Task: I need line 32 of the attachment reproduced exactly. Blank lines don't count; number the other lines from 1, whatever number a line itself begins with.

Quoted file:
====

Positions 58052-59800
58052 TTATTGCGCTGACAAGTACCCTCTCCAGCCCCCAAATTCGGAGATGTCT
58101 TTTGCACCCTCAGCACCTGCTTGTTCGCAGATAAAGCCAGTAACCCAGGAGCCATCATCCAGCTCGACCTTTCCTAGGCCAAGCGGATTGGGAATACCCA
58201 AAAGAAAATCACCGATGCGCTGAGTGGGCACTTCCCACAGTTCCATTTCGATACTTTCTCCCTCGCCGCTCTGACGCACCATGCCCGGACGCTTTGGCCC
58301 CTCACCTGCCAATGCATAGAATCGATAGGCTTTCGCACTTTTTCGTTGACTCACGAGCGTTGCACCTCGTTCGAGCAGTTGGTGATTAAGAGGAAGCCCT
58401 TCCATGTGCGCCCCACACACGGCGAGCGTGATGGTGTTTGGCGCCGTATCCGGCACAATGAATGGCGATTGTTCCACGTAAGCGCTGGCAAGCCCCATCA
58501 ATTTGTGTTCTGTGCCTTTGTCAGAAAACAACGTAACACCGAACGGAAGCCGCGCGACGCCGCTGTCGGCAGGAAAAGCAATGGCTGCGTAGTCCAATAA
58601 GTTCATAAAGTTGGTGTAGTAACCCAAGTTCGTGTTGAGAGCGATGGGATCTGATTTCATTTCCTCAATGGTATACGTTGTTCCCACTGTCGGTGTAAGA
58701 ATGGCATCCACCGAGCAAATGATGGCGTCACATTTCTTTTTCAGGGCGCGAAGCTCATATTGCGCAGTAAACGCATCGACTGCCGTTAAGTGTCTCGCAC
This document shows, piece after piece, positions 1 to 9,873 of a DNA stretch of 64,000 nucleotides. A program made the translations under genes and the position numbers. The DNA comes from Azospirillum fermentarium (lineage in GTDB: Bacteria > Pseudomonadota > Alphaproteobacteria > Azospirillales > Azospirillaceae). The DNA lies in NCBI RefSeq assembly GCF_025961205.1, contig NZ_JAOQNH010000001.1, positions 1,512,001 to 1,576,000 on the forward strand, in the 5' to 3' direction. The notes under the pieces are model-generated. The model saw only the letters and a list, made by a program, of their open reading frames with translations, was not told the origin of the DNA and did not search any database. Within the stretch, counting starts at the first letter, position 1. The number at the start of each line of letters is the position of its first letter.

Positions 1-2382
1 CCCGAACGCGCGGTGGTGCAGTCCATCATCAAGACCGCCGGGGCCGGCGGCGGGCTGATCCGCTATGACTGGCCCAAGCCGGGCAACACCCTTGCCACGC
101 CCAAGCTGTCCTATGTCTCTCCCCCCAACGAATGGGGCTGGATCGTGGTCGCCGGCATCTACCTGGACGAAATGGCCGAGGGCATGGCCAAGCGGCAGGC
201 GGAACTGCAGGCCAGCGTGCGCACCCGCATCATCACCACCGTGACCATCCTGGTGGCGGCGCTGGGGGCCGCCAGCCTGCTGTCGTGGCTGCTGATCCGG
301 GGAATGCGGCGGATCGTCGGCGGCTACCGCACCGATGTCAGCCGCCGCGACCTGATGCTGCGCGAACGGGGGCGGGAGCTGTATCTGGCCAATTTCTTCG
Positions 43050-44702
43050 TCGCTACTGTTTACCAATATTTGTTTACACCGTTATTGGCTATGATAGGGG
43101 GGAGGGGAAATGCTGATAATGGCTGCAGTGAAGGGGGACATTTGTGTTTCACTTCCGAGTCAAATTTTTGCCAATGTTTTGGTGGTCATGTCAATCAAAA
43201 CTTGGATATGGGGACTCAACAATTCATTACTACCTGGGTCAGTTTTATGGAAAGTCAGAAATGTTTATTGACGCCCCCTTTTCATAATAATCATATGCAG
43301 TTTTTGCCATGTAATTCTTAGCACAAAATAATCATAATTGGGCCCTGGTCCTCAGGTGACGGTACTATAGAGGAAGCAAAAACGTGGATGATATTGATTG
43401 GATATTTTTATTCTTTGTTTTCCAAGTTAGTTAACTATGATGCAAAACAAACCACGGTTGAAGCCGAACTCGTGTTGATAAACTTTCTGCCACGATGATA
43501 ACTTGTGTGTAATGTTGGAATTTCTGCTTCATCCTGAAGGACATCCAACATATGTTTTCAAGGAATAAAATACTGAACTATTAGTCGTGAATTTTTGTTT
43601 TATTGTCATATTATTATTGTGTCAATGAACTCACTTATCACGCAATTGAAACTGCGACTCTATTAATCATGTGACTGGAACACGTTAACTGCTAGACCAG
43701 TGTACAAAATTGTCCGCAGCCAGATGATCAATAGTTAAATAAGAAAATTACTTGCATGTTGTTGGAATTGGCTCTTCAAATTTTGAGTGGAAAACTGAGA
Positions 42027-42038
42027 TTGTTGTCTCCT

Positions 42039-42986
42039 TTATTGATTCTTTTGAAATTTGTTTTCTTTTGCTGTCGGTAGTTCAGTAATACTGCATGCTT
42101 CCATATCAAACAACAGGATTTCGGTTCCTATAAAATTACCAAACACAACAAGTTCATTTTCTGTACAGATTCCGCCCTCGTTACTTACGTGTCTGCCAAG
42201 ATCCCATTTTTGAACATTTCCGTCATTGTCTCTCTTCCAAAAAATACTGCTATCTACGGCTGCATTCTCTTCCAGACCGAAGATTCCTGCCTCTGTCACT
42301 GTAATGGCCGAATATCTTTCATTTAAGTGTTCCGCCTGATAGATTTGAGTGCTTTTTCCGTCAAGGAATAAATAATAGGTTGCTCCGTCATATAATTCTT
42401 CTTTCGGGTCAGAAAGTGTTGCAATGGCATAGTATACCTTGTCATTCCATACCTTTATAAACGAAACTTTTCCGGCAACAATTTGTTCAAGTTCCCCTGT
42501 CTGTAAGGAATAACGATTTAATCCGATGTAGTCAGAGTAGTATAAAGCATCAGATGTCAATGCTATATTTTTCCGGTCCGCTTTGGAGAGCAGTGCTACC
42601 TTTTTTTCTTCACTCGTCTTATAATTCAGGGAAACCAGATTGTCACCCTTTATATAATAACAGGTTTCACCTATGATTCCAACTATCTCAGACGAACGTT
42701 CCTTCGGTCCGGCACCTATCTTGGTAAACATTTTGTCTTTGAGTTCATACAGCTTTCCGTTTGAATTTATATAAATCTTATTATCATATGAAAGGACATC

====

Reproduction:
42401 CTTTCGGGTCAGAAAGTGTTGCAATGGCATAGTATACCTTGTCATTCCATACCTTTATAAACGAAACTTTTCCGGCAACAATTTGTTCAAGTTCCCCTGT